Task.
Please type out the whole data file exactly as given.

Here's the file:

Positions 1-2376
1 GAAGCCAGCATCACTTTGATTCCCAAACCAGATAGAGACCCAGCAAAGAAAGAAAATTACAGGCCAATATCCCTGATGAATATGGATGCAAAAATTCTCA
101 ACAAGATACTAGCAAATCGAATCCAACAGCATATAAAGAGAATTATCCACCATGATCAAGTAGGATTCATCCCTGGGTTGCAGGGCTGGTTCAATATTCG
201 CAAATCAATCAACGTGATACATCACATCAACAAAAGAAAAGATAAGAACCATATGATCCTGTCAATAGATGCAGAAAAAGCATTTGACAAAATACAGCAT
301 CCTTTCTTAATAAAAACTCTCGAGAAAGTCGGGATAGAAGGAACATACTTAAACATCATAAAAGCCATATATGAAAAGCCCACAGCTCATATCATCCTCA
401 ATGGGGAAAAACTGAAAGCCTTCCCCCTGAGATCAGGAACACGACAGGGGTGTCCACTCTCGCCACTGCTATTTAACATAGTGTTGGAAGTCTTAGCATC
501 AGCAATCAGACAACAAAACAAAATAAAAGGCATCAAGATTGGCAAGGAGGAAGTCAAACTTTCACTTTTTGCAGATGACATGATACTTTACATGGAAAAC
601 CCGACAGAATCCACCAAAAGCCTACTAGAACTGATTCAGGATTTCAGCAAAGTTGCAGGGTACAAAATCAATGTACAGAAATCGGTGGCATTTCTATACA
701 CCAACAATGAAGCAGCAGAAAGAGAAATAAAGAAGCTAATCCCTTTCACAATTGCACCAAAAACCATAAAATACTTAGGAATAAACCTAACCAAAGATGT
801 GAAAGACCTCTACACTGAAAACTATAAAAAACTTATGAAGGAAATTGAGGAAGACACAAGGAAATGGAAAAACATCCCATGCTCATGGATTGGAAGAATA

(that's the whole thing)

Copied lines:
Positions 1-2376
1 GAAGCCAGCATCACTTTGATTCCCAAACCAGATAGAGACCCAGCAAAGAAAGAAAATTACAGGCCAATATCCCTGATGAATATGGATGCAAAAATTCTCA
101 ACAAGATACTAGCAAATCGAATCCAACAGCATATAAAGAGAATTATCCACCATGATCAAGTAGGATTCATCCCTGGGTTGCAGGGCTGGTTCAATATTCG
201 CAAATCAATCAACGTGATACATCACATCAACAAAAGAAAAGATAAGAACCATATGATCCTGTCAATAGATGCAGAAAAAGCATTTGACAAAATACAGCAT
301 CCTTTCTTAATAAAAACTCTCGAGAAAGTCGGGATAGAAGGAACATACTTAAACATCATAAAAGCCATATATGAAAAGCCCACAGCTCATATCATCCTCA
401 ATGGGGAAAAACTGAAAGCCTTCCCCCTGAGATCAGGAACACGACAGGGGTGTCCACTCTCGCCACTGCTATTTAACATAGTGTTGGAAGTCTTAGCATC
501 AGCAATCAGACAACAAAACAAAATAAAAGGCATCAAGATTGGCAAGGAGGAAGTCAAACTTTCACTTTTTGCAGATGACATGATACTTTACATGGAAAAC
601 CCGACAGAATCCACCAAAAGCCTACTAGAACTGATTCAGGATTTCAGCAAAGTTGCAGGGTACAAAATCAATGTACAGAAATCGGTGGCATTTCTATACA
701 CCAACAATGAAGCAGCAGAAAGAGAAATAAAGAAGCTAATCCCTTTCACAATTGCACCAAAAACCATAAAATACTTAGGAATAAACCTAACCAAAGATGT
801 GAAAGACCTCTACACTGAAAACTATAAAAAACTTATGAAGGAAATTGAGGAAGACACAAGGAAATGGAAAAACATCCCATGCTCATGGATTGGAAGAATA